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Wilderness survival myths that can kill you

150 150 Survival Common Sense Blog | Emergency Preparedness

For just about any survival situation, there’s a wealth of knowledge out there, and a lot of it’s bad. Often things aren’t helped by the burgeoning number of survival reality shows, which are designed to entertain rather than to educate.

If these Boy Scouts were going to spend the night in this snow cave, they'd need a good sleeping bag and pad. (Pantenburg photo)

If these Boy Scouts were going to spend the night in this snow cave, they’d need a good sleeping bag and pad. (Pantenburg photo)

by Leon Pantenburg

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The proliferation of survival shows had brought about a dangerous mind set. Many people think that because they saw a survival method performed on a TV show, that technique will work for them.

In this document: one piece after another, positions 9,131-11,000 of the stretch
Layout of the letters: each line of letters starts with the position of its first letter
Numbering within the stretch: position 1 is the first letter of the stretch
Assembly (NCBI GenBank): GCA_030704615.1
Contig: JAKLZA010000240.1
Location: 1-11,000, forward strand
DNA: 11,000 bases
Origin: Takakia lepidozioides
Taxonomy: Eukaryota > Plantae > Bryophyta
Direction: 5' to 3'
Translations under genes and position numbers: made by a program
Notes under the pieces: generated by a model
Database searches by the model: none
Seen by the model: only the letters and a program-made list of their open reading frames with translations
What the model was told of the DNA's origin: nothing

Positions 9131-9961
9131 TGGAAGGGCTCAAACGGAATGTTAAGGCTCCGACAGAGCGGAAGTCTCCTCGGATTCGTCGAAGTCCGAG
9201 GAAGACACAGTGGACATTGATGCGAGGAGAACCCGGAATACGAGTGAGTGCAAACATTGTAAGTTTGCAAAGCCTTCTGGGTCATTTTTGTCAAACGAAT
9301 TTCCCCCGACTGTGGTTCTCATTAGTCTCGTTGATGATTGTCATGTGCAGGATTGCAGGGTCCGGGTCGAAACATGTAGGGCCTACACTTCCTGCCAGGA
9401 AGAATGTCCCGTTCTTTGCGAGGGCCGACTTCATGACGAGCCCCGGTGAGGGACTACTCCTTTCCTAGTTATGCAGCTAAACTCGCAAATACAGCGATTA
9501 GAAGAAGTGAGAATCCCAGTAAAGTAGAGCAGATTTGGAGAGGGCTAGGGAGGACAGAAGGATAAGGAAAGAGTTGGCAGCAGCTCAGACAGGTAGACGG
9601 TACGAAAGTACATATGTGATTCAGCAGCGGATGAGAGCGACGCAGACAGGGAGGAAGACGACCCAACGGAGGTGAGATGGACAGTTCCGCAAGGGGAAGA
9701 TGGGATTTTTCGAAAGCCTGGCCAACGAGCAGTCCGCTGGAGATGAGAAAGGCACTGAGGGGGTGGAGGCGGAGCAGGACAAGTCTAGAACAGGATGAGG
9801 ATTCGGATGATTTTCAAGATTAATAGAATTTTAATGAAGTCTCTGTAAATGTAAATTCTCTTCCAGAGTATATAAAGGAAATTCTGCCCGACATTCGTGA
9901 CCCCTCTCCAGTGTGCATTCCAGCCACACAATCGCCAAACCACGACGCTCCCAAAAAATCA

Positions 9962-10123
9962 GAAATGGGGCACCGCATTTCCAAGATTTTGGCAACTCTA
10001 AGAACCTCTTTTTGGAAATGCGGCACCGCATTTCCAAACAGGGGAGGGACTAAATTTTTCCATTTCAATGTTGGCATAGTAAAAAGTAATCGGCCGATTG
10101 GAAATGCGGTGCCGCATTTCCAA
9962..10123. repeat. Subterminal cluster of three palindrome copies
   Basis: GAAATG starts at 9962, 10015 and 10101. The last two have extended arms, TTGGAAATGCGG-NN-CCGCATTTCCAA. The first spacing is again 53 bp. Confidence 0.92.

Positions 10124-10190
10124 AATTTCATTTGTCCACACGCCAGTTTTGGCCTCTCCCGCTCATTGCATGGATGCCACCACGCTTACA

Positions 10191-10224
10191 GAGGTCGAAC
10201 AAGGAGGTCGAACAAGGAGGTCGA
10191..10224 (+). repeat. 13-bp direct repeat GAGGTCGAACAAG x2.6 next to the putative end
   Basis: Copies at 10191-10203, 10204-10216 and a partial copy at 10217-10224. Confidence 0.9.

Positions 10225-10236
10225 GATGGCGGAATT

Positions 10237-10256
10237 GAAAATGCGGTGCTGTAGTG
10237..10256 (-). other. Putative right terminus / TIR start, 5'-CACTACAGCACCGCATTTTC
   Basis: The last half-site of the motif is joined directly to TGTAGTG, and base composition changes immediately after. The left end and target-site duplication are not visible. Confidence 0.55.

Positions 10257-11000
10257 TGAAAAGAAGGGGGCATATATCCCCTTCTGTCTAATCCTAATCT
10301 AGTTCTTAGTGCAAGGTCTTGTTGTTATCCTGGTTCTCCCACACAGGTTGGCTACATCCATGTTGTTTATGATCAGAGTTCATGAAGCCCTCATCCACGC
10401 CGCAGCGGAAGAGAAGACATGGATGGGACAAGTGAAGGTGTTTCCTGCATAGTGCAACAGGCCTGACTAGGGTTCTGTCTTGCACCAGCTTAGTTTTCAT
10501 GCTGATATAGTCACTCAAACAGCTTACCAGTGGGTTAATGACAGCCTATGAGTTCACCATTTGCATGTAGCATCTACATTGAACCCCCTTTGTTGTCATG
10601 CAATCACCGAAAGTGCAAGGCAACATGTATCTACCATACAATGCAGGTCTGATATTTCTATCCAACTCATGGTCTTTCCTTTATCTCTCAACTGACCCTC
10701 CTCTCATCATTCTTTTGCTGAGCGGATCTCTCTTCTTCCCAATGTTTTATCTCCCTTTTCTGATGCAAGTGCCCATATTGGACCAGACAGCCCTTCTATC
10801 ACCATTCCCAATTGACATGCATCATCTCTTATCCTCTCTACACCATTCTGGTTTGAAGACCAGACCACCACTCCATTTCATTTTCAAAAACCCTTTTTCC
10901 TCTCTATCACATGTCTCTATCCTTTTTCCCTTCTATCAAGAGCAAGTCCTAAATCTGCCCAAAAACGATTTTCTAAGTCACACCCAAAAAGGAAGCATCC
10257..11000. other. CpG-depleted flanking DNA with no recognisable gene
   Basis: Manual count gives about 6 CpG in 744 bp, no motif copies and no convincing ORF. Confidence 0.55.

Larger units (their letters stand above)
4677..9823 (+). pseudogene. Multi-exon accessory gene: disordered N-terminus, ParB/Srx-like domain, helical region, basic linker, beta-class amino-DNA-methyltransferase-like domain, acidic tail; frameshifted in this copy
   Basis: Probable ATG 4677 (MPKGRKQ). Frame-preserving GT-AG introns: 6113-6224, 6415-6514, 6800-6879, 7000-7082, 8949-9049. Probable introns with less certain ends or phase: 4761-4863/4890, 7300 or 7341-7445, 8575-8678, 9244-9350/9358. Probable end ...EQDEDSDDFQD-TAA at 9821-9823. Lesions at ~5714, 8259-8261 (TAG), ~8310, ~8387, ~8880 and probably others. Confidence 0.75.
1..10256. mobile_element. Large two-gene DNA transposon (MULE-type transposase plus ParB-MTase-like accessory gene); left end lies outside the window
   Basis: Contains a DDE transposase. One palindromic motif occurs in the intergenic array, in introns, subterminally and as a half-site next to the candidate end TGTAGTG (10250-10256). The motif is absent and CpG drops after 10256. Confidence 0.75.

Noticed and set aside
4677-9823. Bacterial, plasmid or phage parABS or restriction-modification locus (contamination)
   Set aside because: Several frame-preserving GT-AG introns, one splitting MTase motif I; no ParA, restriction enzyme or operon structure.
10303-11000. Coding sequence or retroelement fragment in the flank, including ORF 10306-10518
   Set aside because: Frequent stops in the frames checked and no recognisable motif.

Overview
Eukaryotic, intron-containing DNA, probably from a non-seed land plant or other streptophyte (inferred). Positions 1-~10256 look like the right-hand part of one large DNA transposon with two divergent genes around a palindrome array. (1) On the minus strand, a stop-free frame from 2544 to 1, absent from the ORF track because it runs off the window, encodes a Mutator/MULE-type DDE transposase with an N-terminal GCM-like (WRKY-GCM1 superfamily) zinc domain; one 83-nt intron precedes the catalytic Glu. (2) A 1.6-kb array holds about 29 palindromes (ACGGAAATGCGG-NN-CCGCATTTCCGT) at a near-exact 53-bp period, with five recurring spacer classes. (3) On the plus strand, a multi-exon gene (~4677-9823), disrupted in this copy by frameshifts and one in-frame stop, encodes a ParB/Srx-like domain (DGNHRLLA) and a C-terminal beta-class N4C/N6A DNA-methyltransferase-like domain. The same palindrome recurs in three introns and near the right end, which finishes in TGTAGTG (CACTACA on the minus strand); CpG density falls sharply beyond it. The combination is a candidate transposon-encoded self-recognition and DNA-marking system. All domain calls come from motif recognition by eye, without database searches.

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In many cases, if not most, the TV show is scripted to be entertainment. Actual, valid survival skills are secondary to sensationalism. Don’t rely on them for your survival training.

But a worse situation can occur when some of these myths perpetuated by the TV survivalists are accepted as fact. Without trying them, people assume they know a valuable skill or technique.

Dryer lint as firestarter, for example. At just about every firemaking presentation, someone will ask, as if it’s a new idea, why I don’t recommend  carrying lint. (Check out the story)

Or, without really actually seeing it done, someone will insist that a solar still is a valid way to gather water in the desert. Or that moss on the trees can determine direction. (Check out this myth busted.)

A recent post by Mark Lebetkin in The Post Game discusses some of these dangerous myths, and the nonsense you should be aware of.

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